# Calculate Electric Field in Medium

1. Dec 7, 2008

### apalmer3

Hello all! I'm studying for my final, and I'm trying to figure out my teacher's method for the following problem. Could you help me out?

A plane wave is propagating in free space with a frequency of 10 GHz. The amplitude of the electric field in the x-direction is Ex = 2 V m-1.
(ii) Find the magnitude of electric and magnetic field if the plane wave is transmitted through a medium with relative permittivity .

She then goes on to say that you simply need to find the impedance of the material and set H=E/impedance. I realize that this is a true ratio, but shouldn't we have to calculate to magnitude of E in the medium? She uses the value of E in free space, which I think is wrong.

Her answers: E=2 V/m H=11.86 mA/m

2. Dec 10, 2008

### olgranpappy

relative permittivity... what? was there supposed to be a number after the word "permittivity" and before the period?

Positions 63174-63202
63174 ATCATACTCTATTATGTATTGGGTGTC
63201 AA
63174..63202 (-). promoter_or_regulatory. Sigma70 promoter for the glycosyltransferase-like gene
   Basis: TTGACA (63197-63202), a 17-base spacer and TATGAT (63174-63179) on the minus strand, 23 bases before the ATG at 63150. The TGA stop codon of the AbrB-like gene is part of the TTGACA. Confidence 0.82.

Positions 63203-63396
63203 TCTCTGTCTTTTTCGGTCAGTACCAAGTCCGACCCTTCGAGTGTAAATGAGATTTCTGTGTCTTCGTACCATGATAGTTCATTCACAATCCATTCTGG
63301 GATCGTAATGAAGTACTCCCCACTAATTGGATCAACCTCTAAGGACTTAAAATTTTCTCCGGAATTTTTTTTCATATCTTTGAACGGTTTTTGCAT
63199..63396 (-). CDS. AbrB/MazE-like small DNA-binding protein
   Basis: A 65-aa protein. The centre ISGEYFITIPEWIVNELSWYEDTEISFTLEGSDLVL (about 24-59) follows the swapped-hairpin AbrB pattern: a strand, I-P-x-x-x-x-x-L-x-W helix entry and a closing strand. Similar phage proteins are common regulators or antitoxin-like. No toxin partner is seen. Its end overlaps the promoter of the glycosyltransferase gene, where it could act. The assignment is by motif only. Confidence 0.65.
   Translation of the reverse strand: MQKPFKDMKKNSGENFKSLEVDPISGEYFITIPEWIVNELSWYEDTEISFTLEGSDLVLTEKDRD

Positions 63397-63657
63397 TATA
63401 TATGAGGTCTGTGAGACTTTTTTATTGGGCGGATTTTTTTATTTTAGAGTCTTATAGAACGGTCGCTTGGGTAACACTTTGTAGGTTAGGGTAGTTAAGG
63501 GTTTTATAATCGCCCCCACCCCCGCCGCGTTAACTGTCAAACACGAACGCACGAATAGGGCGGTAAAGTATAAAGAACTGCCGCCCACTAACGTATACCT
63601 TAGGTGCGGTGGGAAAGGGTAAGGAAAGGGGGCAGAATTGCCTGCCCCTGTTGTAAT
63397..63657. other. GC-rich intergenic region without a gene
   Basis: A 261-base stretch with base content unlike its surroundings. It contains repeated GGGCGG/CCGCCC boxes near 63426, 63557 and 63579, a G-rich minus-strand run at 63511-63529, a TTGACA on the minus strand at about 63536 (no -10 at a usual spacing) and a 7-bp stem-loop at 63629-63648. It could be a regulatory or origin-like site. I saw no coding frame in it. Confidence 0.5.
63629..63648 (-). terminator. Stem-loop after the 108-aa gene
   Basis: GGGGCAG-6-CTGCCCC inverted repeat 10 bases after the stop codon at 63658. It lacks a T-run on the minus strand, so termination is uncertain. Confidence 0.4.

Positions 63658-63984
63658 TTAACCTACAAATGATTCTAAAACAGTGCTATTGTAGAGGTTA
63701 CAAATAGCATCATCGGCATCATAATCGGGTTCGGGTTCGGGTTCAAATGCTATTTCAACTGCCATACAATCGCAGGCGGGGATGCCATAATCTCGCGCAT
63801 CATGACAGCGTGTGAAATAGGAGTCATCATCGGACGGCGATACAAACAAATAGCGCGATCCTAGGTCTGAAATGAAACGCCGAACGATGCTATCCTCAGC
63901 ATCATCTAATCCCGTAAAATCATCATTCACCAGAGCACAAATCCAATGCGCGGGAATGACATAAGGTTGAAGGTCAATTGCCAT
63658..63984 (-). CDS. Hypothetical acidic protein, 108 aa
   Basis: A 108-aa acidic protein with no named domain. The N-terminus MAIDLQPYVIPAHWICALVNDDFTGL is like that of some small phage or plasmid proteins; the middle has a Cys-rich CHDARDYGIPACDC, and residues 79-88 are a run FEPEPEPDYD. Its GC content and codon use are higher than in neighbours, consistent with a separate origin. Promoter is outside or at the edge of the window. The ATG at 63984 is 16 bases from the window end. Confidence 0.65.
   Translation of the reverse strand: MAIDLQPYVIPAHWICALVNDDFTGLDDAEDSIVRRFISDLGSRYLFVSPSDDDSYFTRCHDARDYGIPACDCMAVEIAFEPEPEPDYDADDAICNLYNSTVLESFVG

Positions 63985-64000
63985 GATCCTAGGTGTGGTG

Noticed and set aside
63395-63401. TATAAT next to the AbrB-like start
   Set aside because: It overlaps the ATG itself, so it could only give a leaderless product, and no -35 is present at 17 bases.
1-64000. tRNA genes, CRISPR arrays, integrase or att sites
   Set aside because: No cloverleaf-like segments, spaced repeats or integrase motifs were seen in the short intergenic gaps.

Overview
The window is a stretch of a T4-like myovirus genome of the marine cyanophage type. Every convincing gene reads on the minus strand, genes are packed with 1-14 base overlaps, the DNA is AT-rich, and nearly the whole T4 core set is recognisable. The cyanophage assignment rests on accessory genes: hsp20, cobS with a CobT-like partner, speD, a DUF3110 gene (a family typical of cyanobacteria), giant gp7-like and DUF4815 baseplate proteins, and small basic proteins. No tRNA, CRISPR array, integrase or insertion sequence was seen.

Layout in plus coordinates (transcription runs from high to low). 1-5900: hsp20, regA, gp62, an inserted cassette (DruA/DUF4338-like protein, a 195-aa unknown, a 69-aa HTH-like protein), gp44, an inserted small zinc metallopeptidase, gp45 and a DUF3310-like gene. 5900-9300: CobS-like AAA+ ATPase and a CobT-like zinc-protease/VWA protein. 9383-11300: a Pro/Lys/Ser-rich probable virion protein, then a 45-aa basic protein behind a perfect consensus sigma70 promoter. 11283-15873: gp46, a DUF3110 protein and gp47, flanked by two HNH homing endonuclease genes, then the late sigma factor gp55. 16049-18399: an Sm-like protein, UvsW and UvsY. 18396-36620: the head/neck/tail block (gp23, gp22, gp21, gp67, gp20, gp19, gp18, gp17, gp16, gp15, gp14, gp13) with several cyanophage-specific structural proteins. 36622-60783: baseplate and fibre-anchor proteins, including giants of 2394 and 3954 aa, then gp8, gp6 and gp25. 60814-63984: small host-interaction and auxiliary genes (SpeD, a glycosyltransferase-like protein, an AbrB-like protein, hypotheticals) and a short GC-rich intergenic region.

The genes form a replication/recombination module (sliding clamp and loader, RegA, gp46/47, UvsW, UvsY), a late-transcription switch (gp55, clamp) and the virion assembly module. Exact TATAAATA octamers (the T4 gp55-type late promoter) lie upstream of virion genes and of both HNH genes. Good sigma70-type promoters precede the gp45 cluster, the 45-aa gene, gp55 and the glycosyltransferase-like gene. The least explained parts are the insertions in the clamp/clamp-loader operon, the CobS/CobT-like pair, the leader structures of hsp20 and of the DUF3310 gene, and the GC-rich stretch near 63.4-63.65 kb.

3. Dec 11, 2008

### Andy Resnick

I really hope there was more to the question than what you typed- as it stands, it's awful.

First, I wonder if the instructor is being cute- the *electric* field in a medium is the same as the electric field in empty space: it is the *displacement* field that is different in matter.

as for the magnetic field, here's how to get there: the magnitude of the magnetic induction B is E/c (c is the speed of light), and the permeability is found from the relationship between the permittivity, permeability, and c:

http://hyperphysics.phy-astr.gsu.edu/Hbase/electric/elefie.html

I didn't run the number to see if that's correct. I bet writing all that down analytically, many extraneous factors cancel which will simplify the calculation.